DICE adds functionality
BAY CITY, Mich.—Central station automation platform provider DICE Corp. has taken steps to make the DICE platform more functional by allowing for much greater customization of its product by centrals and by providing much more expertise in phone-switch technology.
First, the company on May 5 announced the release of a programming development environment that allows industry application programmers and developers to write their own monitoring, accounting, service and web applications around the DICE platform. So just what does that mean for central stations? According to DICE president and CEO Cliff Dice, the result is greater functionality for DICE users.
“We have a lot of large companies that have their own programmers and they want to be unique. They want to be able to write their own web products,” Dice said. “The ADTs and the P1s of the world want to write their own applications that are special to them. To do that, you have to have a language environment that allows their programmers to actually work within the engine and build their applications right into it as if it were part of the automation software. So this programming development environment gives the ability to build an entire infrastructure product and integrate it with the data in a way that has not been possible before.”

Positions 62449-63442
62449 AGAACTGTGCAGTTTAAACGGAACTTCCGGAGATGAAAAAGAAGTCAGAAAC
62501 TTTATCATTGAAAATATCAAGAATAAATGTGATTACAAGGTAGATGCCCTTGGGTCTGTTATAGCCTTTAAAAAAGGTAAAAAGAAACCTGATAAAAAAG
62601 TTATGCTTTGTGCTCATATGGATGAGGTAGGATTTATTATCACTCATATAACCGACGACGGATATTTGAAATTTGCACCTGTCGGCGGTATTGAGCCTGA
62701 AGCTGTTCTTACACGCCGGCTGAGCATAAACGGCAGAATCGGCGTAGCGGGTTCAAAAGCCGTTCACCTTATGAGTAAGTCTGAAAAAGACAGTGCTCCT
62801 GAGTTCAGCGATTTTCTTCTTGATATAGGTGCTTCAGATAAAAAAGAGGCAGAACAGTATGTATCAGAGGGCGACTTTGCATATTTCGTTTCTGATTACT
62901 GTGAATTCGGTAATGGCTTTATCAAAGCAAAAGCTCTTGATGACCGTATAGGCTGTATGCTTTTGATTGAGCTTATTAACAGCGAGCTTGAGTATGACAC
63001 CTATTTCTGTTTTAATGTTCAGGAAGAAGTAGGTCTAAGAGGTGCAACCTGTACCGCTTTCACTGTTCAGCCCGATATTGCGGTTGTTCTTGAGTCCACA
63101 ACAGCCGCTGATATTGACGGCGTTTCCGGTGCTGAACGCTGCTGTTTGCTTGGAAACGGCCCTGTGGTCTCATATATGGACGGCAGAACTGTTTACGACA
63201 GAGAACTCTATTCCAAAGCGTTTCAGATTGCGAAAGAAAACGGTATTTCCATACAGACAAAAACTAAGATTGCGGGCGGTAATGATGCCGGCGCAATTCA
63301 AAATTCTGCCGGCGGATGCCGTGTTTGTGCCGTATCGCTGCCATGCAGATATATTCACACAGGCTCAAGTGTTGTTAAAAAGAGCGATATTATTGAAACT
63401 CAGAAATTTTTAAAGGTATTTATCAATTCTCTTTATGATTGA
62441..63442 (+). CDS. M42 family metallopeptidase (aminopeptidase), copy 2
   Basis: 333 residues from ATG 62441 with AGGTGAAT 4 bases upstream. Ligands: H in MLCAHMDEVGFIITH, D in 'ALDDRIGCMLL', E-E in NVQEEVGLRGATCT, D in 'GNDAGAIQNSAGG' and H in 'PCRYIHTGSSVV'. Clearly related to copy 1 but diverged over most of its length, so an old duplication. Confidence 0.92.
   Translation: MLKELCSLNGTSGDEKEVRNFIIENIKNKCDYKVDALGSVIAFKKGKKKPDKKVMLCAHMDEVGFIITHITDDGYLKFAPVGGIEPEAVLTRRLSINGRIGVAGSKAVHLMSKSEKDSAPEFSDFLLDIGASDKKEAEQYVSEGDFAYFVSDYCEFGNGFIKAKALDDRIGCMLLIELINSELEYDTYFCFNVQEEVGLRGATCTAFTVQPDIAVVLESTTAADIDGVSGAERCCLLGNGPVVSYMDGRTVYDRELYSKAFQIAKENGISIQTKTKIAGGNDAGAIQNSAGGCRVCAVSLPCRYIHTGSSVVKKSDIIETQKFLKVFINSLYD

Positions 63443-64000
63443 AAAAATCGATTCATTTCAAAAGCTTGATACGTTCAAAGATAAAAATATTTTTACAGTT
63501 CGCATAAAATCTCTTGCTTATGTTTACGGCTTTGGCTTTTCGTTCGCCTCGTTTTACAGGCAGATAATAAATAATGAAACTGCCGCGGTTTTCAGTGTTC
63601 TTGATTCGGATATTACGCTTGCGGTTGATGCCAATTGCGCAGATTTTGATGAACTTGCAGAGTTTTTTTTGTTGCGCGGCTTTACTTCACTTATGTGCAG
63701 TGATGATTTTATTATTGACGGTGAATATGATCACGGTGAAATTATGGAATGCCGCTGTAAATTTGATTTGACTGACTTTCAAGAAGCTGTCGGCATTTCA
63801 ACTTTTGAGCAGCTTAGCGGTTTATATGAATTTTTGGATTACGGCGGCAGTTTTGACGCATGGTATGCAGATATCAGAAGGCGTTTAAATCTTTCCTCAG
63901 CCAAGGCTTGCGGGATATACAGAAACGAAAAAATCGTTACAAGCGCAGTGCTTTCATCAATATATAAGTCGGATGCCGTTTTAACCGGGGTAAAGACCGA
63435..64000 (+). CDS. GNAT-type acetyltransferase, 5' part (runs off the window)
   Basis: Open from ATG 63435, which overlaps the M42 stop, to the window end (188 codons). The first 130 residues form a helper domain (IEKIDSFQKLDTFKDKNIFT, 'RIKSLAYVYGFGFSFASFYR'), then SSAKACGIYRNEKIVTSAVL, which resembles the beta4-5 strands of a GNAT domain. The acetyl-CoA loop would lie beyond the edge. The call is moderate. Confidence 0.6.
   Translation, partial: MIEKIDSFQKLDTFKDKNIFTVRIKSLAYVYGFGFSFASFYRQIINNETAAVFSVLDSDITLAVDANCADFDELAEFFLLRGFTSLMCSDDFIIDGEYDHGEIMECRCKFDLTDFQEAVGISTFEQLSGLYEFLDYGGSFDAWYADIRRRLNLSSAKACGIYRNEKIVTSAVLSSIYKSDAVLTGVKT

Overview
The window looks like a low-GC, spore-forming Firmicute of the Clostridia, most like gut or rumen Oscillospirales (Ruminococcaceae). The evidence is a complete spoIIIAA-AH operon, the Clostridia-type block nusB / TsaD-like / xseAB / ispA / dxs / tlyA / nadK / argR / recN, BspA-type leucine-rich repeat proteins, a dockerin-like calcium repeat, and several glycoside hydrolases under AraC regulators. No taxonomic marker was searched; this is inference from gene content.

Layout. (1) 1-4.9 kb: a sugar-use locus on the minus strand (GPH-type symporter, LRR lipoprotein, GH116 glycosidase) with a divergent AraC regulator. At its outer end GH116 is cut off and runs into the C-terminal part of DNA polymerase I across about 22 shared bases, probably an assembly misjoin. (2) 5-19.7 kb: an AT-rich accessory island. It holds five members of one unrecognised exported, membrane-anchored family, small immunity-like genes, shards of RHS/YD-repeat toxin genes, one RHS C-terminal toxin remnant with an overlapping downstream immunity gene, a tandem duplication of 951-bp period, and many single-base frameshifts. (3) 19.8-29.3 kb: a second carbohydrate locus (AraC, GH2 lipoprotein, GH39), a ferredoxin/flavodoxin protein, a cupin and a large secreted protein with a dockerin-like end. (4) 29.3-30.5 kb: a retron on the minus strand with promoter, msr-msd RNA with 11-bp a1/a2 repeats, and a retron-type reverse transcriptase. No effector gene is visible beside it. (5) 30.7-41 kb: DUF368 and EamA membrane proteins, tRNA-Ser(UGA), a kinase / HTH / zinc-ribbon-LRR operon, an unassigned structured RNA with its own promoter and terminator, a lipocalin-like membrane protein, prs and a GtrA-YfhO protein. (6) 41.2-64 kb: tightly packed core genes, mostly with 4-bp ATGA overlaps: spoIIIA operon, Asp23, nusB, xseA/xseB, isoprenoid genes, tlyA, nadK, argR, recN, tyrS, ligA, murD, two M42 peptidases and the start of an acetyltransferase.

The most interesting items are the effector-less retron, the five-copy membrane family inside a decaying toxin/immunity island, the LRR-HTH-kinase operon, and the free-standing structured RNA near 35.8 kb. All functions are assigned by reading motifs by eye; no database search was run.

DICE network operation center director Josh Greko agreed the new functionality from DICE would allow clients a greater degree of control. “I’m a car guy. What we do now is we provide you with the V8 engine and the crankshaft and you can build any kind of car you want around that,” Greko said. “Any kind of accounting application, monitoring application, reporting application, service application—anything you want to tie into it.”
Second, DICE on May 13 also announced that all its hardware technicians are AltiGen certified, meaning they are fully trained in AltiGen phone switch systems and would be able to bring new levels of call automation to the table. “The alarm industry has been changing over the last few years to where automation software isn’t just running on a computer handling signals anymore. It’s more and more becoming the phone switch so that inbound calls are being driven to the operator who has the alarm on their desk. And the phone switch is starting to do two-call verification, calling people and talking to them and no human is involved,” Dice said. “You’re going to see—with Pam Petrow and that PSAP initiative—you’re going to see a central station where all the PSAPs are notified electronically and all the customers are notified through the phone switch electronically by voice, and there’ll be no human involved … So when we say we’ve certified all our telco infrastructure people in AltiGen, it means they’re all fully trained in supporting these telephone systems.”
Will added functionality such as this lead to the demise of the traditional central station operator? Not according to Melissa Courville, head of marketing at DICE. “If something’s a serious issue, of course end users will always have a live body on the line,” Courville said. “Operators will be happier and more successful in their jobs because they’re not going to be rushed and they’re only handling the priority calls.”